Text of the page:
Alexandra Dillon is a Los Angeles-based surrealistic painter who creates art on found objects.
With a flair for the theatrical, Dillon employs European painting traditions, from Roman-Egyptian Mummy paintings to Baroque portraiture, to contemplate the crossroads of character, psychology, self-hood, and the feminine persona.
Dillon paints imagined portraits on worn paint brushes, the tool of her trade. These small paintings (whose size and shape are reminiscent of hand-mirrors) reflect unique personalities, "My characters come to me the way a novelist's do." she remarks. "They just show up and tell me who they are."
Most of these portraits are of women. They engage the viewer with their penetrating gazes, and challenge the notion of self-effacement as female protocol. They are thoroughly feminine, yet radiantly self-possessed. The men too, exude a sense of self, and seen as a group, speak to the shared experience of being human, yet, distinct, and in charge of our own destinies.
Exploring the connection between the clothes and the wearer, Dillon inverts the relationship by painting portraits of women on the dresses themselves. In one series, these ladies, are imagined as extras from the sets of Old Hollywood extravaganzas, representing the never-made-its who got to wear the costume only briefly, fulfilling an unsustainable, queen-for-a-day fantasy. Clothing becomes the metaphor for both expression and disguise, power and vulnerability.
Faces, or pieces of faces, painted onto old tools, such as axes, cleavers and locks create juxtapositions that illicit new readings of femaleness. These hard items, traditionally in the realm of the male, paired with the fleshy softness of the feminine, conjure paradoxes that confront our aversion to female anger, intellect and agency. A woman’s eyes, painted on an old axe, or a soft, Baroque face on a circular saw blade, also create linguistic puns: “that old battle axe”, “a sharp mind”, “hatchet face” et al. We are forced to question our expectations of what a lovely face represents, both currently and historically.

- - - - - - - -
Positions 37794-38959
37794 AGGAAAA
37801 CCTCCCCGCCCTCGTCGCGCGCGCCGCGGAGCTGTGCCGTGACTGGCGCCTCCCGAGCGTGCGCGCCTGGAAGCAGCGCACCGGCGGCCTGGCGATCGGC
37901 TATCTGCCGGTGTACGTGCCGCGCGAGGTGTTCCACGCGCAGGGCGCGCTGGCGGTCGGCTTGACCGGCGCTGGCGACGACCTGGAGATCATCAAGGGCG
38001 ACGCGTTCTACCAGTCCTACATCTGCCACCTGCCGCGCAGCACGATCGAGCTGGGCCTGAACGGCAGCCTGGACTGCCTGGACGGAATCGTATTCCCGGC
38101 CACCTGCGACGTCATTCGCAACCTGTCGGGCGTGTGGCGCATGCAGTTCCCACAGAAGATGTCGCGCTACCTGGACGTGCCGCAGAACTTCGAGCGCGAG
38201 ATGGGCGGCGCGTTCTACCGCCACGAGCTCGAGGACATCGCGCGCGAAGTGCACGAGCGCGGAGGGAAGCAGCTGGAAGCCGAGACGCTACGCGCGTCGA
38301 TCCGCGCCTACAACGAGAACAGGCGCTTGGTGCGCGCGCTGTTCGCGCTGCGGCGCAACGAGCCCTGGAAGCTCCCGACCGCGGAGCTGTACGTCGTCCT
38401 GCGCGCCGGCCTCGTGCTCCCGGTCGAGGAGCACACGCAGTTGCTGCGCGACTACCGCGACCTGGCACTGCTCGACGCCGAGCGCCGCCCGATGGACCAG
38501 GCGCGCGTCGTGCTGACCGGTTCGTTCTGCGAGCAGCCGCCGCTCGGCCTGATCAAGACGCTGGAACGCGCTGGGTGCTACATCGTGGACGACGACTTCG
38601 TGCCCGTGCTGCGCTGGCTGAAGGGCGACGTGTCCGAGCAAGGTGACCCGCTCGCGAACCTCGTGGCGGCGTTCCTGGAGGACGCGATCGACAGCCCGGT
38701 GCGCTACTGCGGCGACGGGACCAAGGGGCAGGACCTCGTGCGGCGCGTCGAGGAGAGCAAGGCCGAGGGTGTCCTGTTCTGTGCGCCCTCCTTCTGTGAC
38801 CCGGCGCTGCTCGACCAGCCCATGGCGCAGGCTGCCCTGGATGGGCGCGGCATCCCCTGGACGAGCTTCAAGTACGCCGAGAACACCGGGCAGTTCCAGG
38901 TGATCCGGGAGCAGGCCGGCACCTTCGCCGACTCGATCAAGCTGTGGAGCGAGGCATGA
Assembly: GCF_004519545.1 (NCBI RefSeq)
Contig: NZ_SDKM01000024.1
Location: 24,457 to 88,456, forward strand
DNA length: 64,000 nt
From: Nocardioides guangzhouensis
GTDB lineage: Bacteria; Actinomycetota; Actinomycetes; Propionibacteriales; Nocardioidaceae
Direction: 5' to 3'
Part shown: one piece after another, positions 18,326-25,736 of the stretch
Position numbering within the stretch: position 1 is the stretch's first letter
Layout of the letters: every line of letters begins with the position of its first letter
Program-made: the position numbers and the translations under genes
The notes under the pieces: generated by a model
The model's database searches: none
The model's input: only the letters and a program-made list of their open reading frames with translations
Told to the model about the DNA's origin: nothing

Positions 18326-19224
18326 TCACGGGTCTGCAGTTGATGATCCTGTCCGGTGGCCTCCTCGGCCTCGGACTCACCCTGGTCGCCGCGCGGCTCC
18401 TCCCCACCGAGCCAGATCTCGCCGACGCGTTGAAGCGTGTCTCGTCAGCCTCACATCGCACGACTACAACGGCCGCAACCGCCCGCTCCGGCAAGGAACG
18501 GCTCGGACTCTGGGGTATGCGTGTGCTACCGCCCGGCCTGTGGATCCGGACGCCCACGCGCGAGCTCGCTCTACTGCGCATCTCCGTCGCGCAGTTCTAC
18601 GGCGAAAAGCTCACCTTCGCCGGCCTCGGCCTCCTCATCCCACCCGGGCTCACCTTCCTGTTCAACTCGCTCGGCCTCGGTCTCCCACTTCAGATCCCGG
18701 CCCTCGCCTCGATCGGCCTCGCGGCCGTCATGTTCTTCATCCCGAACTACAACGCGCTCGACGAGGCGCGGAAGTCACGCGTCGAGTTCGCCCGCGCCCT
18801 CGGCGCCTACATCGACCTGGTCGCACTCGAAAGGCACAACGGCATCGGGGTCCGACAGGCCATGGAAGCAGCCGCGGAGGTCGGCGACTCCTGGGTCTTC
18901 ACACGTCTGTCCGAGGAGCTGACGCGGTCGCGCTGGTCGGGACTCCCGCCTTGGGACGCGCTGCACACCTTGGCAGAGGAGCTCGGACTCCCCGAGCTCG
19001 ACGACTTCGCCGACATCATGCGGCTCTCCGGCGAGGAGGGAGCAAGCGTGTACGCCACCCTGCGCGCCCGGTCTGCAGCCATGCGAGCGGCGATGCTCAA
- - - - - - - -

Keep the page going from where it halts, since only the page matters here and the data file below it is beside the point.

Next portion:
Dillon also ponders the inner realms of personal psychologies. A single eye, classically painted in oils, peers out from an old padlock, observing the key to which it is chained; tantalizing, yet, out of reach. A cleaver, painted with a screaming face, appears both terrifying, and terrified of its own action. Hidden agendas, fear and aggression become the subtext for many of her works, yet strangely, the subtle humor, with which they are painted, attests to a sense of hope.
A native of Los Angeles, Alexandra Dillon received her B.A. in film making from UCLA. Her love of Old Master painting led her to study classical realism in Florence, Italy.
Currently, she is an artist in residence at the 18th Street Art Center in Santa Monica, California, and her painted dresses and gloves were recently on view in Dress Rehearsal at the Oceanside Museum of Art, Oceanside, California. Her portraits have gone viral on Instagram and the web, earning her an international reputation for edgy surrealism and inventive work on found objects.
Reviewing Drawing Connections, at the 18th Street Art Center, Feb 2020, art historian Susan L. Power. Phd, writes:
"The striking sculptural assemblage, Drawing, It’s a Bitch, by Alexandra Dillon attest to the multifarious character of contemporary drawing practices. A meticulously-rendered eye, staring out from the flat (sur)face of an outmoded clothes iron conjures connections to late 1th century, early 19th century miniature eye portraits and surrealist objects combining visual puns and synecdoche, the work recasts Man Ray’s provocative nail studded flatiron, The Gift, in feminist terms. Tethered to the curvy wooden handle of this household tool a black leather BDSM flogging whip links the visual to the manual its multiple strands like fingers gripping flesh toned pencils, whose sharpened points allude to the countless directions that drawing and its meanings might lead.